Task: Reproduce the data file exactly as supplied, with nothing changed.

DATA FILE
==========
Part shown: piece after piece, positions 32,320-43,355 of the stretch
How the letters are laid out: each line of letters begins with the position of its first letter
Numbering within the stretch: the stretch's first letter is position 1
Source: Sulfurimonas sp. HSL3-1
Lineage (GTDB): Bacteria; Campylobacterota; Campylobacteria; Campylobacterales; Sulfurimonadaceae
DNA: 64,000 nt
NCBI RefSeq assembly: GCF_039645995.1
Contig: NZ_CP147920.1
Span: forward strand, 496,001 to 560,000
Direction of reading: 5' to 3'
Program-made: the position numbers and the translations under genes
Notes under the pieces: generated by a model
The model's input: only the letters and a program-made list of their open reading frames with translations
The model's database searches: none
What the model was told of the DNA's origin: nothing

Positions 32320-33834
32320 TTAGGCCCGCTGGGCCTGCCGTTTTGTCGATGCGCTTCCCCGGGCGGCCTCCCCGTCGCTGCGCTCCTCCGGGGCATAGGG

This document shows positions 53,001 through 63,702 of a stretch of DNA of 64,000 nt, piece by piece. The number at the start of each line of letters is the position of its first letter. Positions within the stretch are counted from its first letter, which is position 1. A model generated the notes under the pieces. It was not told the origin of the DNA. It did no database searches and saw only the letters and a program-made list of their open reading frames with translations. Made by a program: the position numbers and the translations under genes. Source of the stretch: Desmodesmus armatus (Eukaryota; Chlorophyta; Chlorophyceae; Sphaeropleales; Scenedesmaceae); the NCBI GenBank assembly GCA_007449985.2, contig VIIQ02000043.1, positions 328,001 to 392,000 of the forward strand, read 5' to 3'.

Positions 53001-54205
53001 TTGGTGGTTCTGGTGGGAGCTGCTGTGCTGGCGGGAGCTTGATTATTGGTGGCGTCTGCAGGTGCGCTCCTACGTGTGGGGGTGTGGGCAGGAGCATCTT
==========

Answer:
Part shown: piece after piece, positions 32,320-43,355 of the stretch
How the letters are laid out: each line of letters begins with the position of its first letter
Numbering within the stretch: the stretch's first letter is position 1
Source: Sulfurimonas sp. HSL3-1
Lineage (GTDB): Bacteria; Campylobacterota; Campylobacteria; Campylobacterales; Sulfurimonadaceae
DNA: 64,000 nt
NCBI RefSeq assembly: GCF_039645995.1
Contig: NZ_CP147920.1
Span: forward strand, 496,001 to 560,000
Direction of reading: 5' to 3'
Program-made: the position numbers and the translations under genes
Notes under the pieces: generated by a model
The model's input: only the letters and a program-made list of their open reading frames with translations
The model's database searches: none
What the model was told of the DNA's origin: nothing

Positions 32320-33834
32320 TTAGGCCCGCTGGGCCTGCCGTTTTGTCGATGCGCTTCCCCGGGCGGCCTCCCCGTCGCTGCGCTCCTCCGGGGCATAGGG

This document shows positions 53,001 through 63,702 of a stretch of DNA of 64,000 nt, piece by piece. The number at the start of each line of letters is the position of its first letter. Positions within the stretch are counted from its first letter, which is position 1. A model generated the notes under the pieces. It was not told the origin of the DNA. It did no database searches and saw only the letters and a program-made list of their open reading frames with translations. Made by a program: the position numbers and the translations under genes. Source of the stretch: Desmodesmus armatus (Eukaryota; Chlorophyta; Chlorophyceae; Sphaeropleales; Scenedesmaceae); the NCBI GenBank assembly GCA_007449985.2, contig VIIQ02000043.1, positions 328,001 to 392,000 of the forward strand, read 5' to 3'.

Positions 53001-54205
53001 TTGGTGGTTCTGGTGGGAGCTGCTGTGCTGGCGGGAGCTTGATTATTGGTGGCGTCTGCAGGTGCGCTCCTACGTGTGGGGGTGTGGGCAGGAGCATCTT